Why Revision Knee or Hip Replacement Surgery is More Complicated Than Initial Surgery

Why Revision Knee or Hip Replacement Surgery is More Complicated Than Initial Surgery

by Dr.Shailendra Patil

Posted on 19th March, 2022 at 5:19:38 PM


Why Revision Knee or Hip Replacement Surgery is More Complicated Than Initial Surgery

Why Revision Knee or Hip Replacement Surgery is More Complicated Than Initial Surgery

The knee and hip implants are designed to last for many years. They improve the patient’s mobility and help them carry out their day-to-day job with ease. However, these implants can fail. It can simply occur when the lifespan of the artificial joints ends or it fails due to other complications.

If the implant fails to function properly, the patient might need revision surgery to replace the torn artificial joint with a new one. It is called revision surgery. You may need to undergo a hip or knee replacement revision surgery within 2-5 years of the initial surgery. Fortunately, you may not need revision surgery at all.

Revision Surgery: Everything You Need to Know

First things first, the revision surgery includes the implants that do not guarantee a lifespan as long as the initial hip or knee replacement surgery. For example, if your current prosthesis had a lifespan of 20 years, the same in the revision surgery will last 10 years or lesser. Besides, the second surgery involves a greater risk of complications.

That’s because the hip surgeon replaces the original prosthetic parts with new implants, leaving little to no bone for support. In some cases, the surgeon may transplant a piece of bone from other parts of your body to the knee or hip joints to provide adequate support to the new prosthesis. As it involves more risk, the procedure could be difficult to perform and requires the best hip surgeon in Mulund. Specialized tools and pre-planning for the surgery are a must to ensure a successful operation.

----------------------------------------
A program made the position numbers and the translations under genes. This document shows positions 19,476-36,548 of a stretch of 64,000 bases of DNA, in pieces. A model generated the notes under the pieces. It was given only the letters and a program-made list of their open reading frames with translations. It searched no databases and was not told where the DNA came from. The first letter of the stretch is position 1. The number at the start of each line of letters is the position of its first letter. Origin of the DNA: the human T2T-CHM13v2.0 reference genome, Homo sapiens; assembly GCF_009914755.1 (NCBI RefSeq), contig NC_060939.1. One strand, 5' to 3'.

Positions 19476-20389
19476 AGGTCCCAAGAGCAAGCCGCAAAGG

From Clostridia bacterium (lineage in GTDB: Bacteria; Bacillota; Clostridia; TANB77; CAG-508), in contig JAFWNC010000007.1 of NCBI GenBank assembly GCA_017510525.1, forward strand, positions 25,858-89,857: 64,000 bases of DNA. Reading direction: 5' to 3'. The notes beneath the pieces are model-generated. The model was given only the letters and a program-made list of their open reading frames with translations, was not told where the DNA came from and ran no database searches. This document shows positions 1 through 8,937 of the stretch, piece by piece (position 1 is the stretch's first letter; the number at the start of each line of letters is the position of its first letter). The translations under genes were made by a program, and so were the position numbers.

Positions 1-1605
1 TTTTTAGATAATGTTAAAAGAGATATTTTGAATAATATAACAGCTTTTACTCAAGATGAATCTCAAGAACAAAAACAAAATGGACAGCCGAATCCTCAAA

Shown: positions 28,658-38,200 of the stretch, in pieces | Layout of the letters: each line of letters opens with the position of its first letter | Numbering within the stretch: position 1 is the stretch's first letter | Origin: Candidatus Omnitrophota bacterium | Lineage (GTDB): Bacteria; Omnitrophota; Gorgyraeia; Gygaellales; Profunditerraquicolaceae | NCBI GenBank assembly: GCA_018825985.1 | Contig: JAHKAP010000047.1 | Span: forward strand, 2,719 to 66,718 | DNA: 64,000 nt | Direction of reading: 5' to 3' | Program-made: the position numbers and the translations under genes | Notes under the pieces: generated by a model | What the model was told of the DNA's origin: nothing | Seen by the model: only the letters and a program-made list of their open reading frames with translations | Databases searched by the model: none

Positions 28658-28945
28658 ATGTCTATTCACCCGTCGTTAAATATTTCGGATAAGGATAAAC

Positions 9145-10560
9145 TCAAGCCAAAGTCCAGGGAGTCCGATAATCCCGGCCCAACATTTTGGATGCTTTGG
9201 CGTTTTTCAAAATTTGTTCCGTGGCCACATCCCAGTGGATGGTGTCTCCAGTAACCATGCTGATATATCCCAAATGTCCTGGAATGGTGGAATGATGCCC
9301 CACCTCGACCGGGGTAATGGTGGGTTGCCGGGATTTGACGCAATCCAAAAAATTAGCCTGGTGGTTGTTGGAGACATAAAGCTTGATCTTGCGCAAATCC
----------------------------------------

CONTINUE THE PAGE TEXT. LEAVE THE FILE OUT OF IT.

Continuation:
Risks of Joint Replacement Surgery

The procedure carries a higher risk than the initial surgery. Not only does it involve a specialized tool, but it takes longer for the surgeon to perform this operation. They have to save as much bone for the support as possible.

Here are the complications that might arise following the revision surgery:

  • Reduced mobility
  • Higher risk of infection around the wound (immediately after the surgery)
  • Outright device failure
  • A bone fracture

In some patients, some portions of the new implants break into tiny pieces and collect around your knee joint.

When and Why Do You Need a Revision Surgery?

If you have had knee replacement surgery in Thane, India, you need to watch the signs of infection or prosthesis failure for the first few months. The most common reason why you may need a revision surgery is that your prosthesis starts to wear (which happens in 10-20 years following the surgery). Other reasons include:

  • Infection around the wound that leads to fluid buildup
  • Loosening the implant because of intensive physical activities
  • Lose of bone that supports your joint device
  • Bone fracture around the implant
  • Joint dislocation

Infections after knee replacement surgery rarely occur as the doctors take the best safety precautions during the operation. If it does occur, you may have to undergo revision surgery to replace the knee or hip joints with a new implant.

 

 

 

 

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